Nick Brick makes life size Halo weapons out of Legos. He doesn’t get his designs from a box, and he doesn’t put them together using official directions like the ones found in the Lego kits we were used to putting together when we were kids. He has his own workshop where he uses his imagination and love of video games to create life size scaled Halo weapons and other video game designed minifigures like this Bob-Omb or a Ghost replica from the game Destiny (shown in the picture below).
For the last six years, Nick has been building Lego weapons and showing off his creations online or at Lego conventions like Chicago Brickworld (one of the largest Lego fan expos in the USA). If you’re planning to visit Brickworld this year or want to learn how to build your own Lego arsenal, check out this Q&A with Nick Brick where he shares his inspirations, insights and everything else that goes into his life size Lego builds aside from endless buckets of plastic bricks.
Q1: What inspired you to build lego weapons? How did this all get started?
NB: Halo, and shooter games in general, was the inspiration! My dad and uncles used to play 007 Agent Under Fire, NightFire, and Goldeneye Rogue Agent splitscreen on PlayStation 2. Since then, multiplayer shooters have been my favorite game to play. Around when I was 13, my family found a cheap original Xbox with Halo and Halo 2, among other games. We would only play splitscreen multiplayer as we did back in our days of 007. Halo quickly became my favorite game to play, and my favorite gun was the Needler. The Needler was the first gun I built with Lego. I wish I had photos of it. It was pretty bad! It was about 8” long and had red Lego needles sticking out of a gun body built with like five shades of blue. But I loved building the Lego Needler and playing around with it, so I guess that’s where I got my start.
Q2: How many hours, how many Lego pieces and what goes into producing these beautiful weapons?
NB: I don’t think I ever logged how many hours it took to build anything I made! I’d say on average I build 1-2 hours a day. Though there are some days I actually do build for two hours, there are others where I build for ten hours and even those days where I don’t even want to look at a Lego piece!
I’ve also never logged how many pieces go into any of my builds as I built them. This is difficult to do since few of my builds are straightforward in their design – part of the reason why I don’t do step-by-step instructions or timelapse constructions often. The building process is not just constructing. It’s also a lot of deconstructing, revising, rebuilding, and removal of pieces too. What I can tell you is it’s a lot more pieces than you would guess at first glance.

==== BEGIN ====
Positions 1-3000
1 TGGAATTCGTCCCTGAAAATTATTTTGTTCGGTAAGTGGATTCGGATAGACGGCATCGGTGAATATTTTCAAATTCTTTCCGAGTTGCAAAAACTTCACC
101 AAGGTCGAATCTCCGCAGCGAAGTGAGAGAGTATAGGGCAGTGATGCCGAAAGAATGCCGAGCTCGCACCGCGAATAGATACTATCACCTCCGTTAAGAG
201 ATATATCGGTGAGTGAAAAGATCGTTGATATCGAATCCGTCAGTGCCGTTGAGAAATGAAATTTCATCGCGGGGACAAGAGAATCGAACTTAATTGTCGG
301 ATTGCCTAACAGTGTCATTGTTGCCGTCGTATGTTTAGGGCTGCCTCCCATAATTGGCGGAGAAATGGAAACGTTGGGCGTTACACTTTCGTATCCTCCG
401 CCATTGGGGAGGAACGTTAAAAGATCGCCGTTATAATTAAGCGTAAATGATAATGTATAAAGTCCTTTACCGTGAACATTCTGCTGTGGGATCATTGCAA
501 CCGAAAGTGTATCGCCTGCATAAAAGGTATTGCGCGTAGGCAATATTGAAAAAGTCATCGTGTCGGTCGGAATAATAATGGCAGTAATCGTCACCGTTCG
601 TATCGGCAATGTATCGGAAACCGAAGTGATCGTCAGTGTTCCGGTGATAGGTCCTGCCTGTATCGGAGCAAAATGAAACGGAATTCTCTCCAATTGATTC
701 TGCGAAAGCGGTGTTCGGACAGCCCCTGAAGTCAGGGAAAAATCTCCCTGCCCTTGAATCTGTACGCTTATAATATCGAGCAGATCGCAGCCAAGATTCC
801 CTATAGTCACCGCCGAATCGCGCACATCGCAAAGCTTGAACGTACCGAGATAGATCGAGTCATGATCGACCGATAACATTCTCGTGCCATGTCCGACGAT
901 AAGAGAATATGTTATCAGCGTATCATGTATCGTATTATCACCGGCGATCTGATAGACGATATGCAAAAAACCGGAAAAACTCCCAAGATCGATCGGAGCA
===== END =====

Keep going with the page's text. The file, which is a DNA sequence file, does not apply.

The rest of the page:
Q3: Where do you build these and what do you do after you’ve finished building them?
NB: I think it would surprise nobody that they’re built from my basement. Got a decent setup of half sorted and half unsorted bins of Lego collected over almost 20 years, a table to build on, and shelves to display finished builds. After finishing a build, first thing I do is check over the whole model. Did I miss any pieces? Do all the working parts still work? Sometimes when I build, a function like a removable magazine works while I build, but when it’s done the removable magazine may not work as smoothly. Once I’m satisfied with the build, I photograph it at my dad’s photo studio, followed by a video shot and edited with help from my friend Jordan. After posting photos and the video online to Flickr and YouTube, the build gets added to my display shelves until they are packed up to be displayed at Lego shows in the Chicago area. The big one I show at is Brickworld Chicago, an annual Lego fan convention in June in Schaumburg, IL. I enjoy showing my builds online but I feel they really shine in person at Brickworld.
Q4: Have you been involved in any lego building competitions?